As a poet, Anna Akhmatova’s work can be read for its own beauty and value. But the conditions under which she wrote must never be forgotten. In America, writing love poetry is no big deal. But in a totalitarian society, such writing becomes an act of political defiance. Love poetry under Joseph Stalin affirmed the importance of private life; love poetry was less about your orgasms than it was the importance and legitimacy of your personal experiences and emotions.
“Socialist Realism”-the doctrine that artists and writers may only portray Russian life as a paradise of glorious striving and communal contentment-was preposterous, but it was also enforced. Soviet leaders wanted their pet poets to write about how free and happy life was under Communism. Boy meets tractor, tractor meets girl, and they all fall happily in love to fulfill huge production quotas and build the workers’ paradise. Sex was for producing good little soldiers and workers, not for intimate affection or ecstasy. They did not have in mind marvels such as this, from her cycle Sweetbriar in Blossom (From a Burnt Notebook) that she wrote for the British intellectual, Sir Isaiah Berlin.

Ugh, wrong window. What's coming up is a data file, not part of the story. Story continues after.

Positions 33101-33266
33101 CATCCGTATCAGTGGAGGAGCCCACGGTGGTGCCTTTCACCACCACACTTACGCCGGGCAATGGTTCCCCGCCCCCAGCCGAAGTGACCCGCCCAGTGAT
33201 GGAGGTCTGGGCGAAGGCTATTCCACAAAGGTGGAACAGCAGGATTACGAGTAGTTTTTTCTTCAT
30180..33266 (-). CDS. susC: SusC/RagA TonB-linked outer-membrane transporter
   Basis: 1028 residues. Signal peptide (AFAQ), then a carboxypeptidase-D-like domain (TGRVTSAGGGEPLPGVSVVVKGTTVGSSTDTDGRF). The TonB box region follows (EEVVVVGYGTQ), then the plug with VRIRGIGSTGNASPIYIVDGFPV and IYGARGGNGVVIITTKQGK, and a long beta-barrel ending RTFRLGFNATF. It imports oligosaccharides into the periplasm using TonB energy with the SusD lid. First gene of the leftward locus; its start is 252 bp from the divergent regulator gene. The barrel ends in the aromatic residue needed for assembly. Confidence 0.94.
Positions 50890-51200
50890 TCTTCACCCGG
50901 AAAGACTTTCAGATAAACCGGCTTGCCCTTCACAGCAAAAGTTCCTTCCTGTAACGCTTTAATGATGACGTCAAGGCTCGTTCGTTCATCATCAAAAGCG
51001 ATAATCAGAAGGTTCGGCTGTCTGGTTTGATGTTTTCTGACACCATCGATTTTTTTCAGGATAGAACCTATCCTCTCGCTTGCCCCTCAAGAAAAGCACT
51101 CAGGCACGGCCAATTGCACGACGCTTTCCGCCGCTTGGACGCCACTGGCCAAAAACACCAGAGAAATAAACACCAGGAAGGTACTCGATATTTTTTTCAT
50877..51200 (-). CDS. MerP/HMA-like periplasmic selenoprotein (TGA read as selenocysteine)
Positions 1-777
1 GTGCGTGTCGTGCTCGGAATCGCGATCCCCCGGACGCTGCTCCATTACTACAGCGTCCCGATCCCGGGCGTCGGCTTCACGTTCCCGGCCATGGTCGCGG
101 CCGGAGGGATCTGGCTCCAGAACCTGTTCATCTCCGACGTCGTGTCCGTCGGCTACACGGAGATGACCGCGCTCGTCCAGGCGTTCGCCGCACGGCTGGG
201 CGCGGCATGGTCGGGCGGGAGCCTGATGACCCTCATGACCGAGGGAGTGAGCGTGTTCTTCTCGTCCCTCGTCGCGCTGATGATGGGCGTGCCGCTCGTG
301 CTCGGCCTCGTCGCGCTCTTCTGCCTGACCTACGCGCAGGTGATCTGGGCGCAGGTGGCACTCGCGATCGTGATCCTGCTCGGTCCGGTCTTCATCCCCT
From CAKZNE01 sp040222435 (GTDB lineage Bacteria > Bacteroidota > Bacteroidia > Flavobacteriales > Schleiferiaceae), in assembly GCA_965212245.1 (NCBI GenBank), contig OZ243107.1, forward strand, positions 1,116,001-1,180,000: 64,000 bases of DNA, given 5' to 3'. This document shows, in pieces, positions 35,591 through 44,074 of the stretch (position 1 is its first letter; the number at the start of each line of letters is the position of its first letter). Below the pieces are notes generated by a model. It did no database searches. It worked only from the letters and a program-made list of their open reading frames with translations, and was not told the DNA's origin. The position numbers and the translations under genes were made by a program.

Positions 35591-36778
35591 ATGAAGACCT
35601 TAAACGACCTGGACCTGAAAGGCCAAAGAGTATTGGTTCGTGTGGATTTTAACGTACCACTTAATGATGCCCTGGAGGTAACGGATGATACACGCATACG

Along the road where Donskoy
Once led a great army,
Where the wind remembers the foe,
Where the moon is horned and yellow-
I walked, as in the depths of the sea…
The sweetbriar smelled so sweet
That it even turned into words
And I was ready to meet
The ninth wave of my fate.